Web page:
~ December 2017 /  Traveling with Ken ~

Vintage Discoveries

Only ghosts remain in Arkansas mining town


~ by Ken Weyand ~


Unlike the many pop-ulated hamlets that dot the Ozarks countryside, the old mining town of Rush is a true ghost town. Located 16 miles south of Yellville, AR near the banks of the Buffalo River, the remains of Rush are uniquely protected and documented in the Buffalo National River Historic District.

The remains of one of Rush's mercantile buildings

The remains of one of Rush’s mercantile buildings (present-day photos by Ken Weyand)

Rush (named for its proximity to Rush Creek, a tributary of the nearby Buffalo River) blossomed in the late 1800s as prospectors, searching for fabled Indian silver mines, instead found zinc. In 1886, thinking they had found silver-bearing ore, the prospectors built a smelter and started digging.

According to a 1911 account by Otto Ruhl in the Mining and Engineering Journal, “They built a rock furnace, charged it with charcoal, put in their ore, and started the blast. (But) from the opening in the bottom no silver came, but the prettiest rainbows imaginable floated over the stack of their blast.”

One of the residences still standing on the outskirts of Rush

One of the residences still standing on the outskirts of Rush

Broke and discouraged, they reportedly tried to sell their claim to another prospector for a can of oysters, but he turned them down. Eventually the claim was sold to George Chase, whose Morning Star Mine became the first of 15 mines in the town.

In fact, the Morning Star is said to have been one of the largest producers of zinc in Arkansas. A miner extracted a single mass of pure Smithsonite, or zinc carbonate, that weighed nearly 13,000 pounds. The colossal nugget received blue ribbons at the 1893 Chicago Worlds Fair, and is currently on display at the Field Museum. Another large nugget was said to have won a blue ribbon at the 1904 St. Louis World Fair.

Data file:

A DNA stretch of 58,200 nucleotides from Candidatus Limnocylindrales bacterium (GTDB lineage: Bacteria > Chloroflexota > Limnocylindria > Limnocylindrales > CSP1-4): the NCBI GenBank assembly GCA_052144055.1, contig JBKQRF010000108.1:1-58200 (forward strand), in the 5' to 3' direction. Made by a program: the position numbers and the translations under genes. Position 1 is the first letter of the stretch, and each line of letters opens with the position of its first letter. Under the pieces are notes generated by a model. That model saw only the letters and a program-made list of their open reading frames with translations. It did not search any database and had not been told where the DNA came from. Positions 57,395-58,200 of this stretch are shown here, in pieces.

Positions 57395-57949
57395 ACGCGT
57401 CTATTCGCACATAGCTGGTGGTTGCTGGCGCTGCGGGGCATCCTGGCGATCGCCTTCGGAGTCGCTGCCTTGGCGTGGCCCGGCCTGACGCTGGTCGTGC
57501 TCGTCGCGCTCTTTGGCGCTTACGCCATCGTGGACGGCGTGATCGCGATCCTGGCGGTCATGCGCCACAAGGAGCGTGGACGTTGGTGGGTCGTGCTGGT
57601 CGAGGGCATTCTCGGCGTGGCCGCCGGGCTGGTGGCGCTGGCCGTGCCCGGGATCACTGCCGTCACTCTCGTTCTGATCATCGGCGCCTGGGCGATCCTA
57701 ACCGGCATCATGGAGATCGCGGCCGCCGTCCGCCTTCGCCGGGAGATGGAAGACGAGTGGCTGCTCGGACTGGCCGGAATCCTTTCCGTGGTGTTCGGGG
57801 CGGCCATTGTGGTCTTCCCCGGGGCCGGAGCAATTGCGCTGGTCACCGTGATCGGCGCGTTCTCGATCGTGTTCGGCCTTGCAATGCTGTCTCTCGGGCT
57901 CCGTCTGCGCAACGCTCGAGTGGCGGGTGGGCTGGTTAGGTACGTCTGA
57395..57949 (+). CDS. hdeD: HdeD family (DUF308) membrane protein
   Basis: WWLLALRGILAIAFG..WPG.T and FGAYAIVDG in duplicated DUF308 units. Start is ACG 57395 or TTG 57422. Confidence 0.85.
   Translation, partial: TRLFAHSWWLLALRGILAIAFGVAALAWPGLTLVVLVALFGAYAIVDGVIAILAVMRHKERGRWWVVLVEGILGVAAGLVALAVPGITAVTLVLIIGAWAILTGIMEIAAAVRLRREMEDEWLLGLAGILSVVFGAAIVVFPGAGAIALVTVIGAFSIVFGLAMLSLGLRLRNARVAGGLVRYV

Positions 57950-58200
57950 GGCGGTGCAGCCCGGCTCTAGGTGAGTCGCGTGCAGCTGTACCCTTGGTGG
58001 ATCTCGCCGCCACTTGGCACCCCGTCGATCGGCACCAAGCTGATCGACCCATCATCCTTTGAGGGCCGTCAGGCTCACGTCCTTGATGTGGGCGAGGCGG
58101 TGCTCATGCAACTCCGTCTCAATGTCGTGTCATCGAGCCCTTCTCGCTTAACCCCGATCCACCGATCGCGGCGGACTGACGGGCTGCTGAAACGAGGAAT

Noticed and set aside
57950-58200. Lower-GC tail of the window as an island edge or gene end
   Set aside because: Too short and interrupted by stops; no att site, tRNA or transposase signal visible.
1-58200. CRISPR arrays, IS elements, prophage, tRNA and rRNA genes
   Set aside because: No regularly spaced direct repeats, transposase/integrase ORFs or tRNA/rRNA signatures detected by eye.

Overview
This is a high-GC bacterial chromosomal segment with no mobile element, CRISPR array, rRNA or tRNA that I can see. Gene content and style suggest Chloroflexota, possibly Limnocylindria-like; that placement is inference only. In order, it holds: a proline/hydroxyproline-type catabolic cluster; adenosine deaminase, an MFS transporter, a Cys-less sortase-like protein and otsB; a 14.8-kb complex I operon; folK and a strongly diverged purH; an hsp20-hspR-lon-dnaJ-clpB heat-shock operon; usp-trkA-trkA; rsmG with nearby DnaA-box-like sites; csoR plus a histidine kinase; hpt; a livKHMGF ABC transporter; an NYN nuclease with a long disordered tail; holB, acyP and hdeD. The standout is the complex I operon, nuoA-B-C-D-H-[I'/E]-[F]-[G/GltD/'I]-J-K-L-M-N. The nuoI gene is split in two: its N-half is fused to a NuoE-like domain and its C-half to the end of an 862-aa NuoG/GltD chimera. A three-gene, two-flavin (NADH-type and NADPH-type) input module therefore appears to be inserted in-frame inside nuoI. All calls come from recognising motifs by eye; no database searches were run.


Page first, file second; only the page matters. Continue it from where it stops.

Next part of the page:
In addition to the white zinc oxide cream used today to ward off sunburn, zinc is used in many alloys, including brass. Early Romans and Greeks used zinc in brass-making and in health potions. The demand for zinc reached a peak during World War I, when munitions factories kept mines busy and their owners wealthy.

Old smelter, where the first miners discovered their search for silver yielded zinc

Old smelter, where the first miners discovered their search for silver yielded zinc

In Arkansas, the boom in zinc prices drew miners to Rush, swelling the town’s population to an estimated 5,000. As early as 1900, the town was bustling with three hotels, several restaurants and general stores, and other businesses. Houses couldn’t be built fast enough; eager miners and their families put up tents on the surrounding hills. Nearly everyone in a family could find work, including young boys who could be “water boys.” Pay averaged 19 to 35 cents an hour.

According to Bill Dwayne Blevins, writing in the Encyclopedia of Arkansas History & Culture, Rush attracted a wide variety of prospectors, all hoping for quick riches. Merchants and land speculators followed. Not all of the newcomers were upstanding citizens. “A few prospectors coming to the area were striving to get as far from the law as possible,” Blevins wrote.